18. ^ "Cirrus clouds". Met Office. Retrieved 2023-03-30.
  19. ^ Plait, Phil (2016-11-16). "Ice Crystals Above Clouds Dance to the Tune of Electricity". Slate. ISSN 1091-2339. Retrieved 2023-03-30.
  20. ^ Canada, Environment and Climate Change (2011-04-15). "How lightning works". www.canada.ca. Retrieved 2023-03-30.
  21. ^ Stillwell, Robert A.; Neely, Ryan R.; Thayer, Jeffrey P.; Walden, Von P.; Shupe, Matthew D.; Miller, Nathaniel B. (2019-11-27). "Radiative Influence of Horizontally Oriented Ice Crystals over Summit, Greenland". Journal of Geophysical Research: Atmospheres. 124 (22): 12141–12156. Bibcode:2019JGRD..12412141S. doi:10.1029/2018JD028963. ISSN 2169-897X. S2CID 210640681.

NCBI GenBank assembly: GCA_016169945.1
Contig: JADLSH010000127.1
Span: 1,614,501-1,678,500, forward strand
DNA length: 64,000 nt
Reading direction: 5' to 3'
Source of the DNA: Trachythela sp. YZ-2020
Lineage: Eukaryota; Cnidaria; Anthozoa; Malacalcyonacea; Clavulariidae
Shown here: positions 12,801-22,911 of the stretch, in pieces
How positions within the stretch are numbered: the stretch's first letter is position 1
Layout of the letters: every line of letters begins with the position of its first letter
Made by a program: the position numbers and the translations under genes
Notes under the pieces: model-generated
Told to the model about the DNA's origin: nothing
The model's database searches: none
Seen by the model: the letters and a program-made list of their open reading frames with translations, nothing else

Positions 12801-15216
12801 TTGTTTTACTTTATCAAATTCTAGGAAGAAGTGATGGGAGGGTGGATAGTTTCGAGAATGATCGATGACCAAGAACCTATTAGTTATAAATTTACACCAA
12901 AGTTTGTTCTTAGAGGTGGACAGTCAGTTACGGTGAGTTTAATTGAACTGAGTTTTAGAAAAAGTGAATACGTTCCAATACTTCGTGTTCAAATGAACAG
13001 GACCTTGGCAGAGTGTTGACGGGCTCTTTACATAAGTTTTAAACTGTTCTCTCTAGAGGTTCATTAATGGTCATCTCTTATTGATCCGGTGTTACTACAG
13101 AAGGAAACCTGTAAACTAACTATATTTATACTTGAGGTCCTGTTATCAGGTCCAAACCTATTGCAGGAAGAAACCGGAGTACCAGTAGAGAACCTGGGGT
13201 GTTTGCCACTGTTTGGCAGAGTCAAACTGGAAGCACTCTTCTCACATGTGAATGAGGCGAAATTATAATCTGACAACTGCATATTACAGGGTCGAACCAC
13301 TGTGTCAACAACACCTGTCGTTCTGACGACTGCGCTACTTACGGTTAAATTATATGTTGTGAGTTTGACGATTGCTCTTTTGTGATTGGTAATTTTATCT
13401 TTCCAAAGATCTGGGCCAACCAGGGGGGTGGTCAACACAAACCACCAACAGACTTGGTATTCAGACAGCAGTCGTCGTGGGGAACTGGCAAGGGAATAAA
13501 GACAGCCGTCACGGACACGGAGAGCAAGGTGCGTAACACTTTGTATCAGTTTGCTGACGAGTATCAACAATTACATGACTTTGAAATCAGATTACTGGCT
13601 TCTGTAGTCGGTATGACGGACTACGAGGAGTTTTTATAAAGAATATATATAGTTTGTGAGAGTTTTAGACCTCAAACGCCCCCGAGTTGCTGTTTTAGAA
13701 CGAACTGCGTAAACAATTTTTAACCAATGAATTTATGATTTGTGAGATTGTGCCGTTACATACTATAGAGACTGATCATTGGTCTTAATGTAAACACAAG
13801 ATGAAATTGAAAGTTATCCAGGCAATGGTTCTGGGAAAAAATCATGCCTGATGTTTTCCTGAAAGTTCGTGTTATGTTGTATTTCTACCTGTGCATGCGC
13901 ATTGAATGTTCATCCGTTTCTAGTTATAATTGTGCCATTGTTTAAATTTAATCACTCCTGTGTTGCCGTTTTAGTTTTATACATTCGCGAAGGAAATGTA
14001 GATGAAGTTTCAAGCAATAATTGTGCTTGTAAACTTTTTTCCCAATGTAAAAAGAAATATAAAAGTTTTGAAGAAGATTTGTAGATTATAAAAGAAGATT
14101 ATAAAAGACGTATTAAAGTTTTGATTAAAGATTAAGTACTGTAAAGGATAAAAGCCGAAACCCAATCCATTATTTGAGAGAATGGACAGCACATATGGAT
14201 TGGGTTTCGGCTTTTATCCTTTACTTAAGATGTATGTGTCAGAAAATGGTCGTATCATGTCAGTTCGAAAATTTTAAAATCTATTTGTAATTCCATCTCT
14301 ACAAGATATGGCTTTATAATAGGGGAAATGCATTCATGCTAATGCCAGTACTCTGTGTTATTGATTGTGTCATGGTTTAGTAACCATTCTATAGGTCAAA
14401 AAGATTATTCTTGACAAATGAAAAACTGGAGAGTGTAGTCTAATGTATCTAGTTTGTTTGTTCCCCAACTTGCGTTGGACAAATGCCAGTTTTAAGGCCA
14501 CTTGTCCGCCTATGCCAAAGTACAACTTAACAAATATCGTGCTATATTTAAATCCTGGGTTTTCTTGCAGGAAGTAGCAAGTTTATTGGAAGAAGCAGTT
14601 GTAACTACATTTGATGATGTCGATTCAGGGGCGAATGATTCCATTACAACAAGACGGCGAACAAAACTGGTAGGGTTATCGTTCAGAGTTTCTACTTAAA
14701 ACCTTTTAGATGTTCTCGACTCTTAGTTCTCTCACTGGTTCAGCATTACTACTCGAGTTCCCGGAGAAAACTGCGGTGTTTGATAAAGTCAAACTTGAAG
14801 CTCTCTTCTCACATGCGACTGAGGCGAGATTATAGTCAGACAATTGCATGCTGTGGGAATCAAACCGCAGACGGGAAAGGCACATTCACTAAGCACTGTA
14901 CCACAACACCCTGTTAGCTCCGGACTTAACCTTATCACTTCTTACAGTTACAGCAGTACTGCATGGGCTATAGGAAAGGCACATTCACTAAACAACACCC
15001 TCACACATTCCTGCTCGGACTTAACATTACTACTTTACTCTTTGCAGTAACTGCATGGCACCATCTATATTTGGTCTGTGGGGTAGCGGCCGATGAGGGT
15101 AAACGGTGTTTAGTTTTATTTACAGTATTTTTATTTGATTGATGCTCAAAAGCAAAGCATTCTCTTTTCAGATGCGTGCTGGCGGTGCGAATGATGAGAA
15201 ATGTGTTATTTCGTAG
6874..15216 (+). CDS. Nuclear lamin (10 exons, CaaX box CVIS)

22. ^ Libbrecht, Kenneth G. "Electric Snow Crystal Growth". www.its.caltech.edu. Retrieved 2023-03-30.
  23. ^ Latham, J.; Saunders, C. P. R. (1964). "Aggregation of Ice Crystals in Strong Electric Fields". Nature. 204 (4965): 1293–1294. Bibcode:1964Natur.204.1293L. doi:10.1038/2041293a0. ISSN 1476-4687. S2CID 8747928.
  24. ^ Heidman, Kelly (2015-08-11). "Flight Campaign Studies Radar Detection of Ice Crystal Icing". NASA. Retrieved 2023-03-30.
  25. ^ Lukas, Jan; Badin, Pavel (2019-06-10). "High Altitude Ice Crystal Detection with Aircraft X-band Weather Radar". SAE International Journal of Advances and Current Practices in Mobility. 2 (1): 256–264. doi:10.4271/2019-01-2026. ISSN 2641-9637. S2CID 182542723.
  26. ^ US Department of Commerce, NOAA. "Dual-Pol Products". www.weather.gov. Retrieved 2023-03-30.

External links[edit]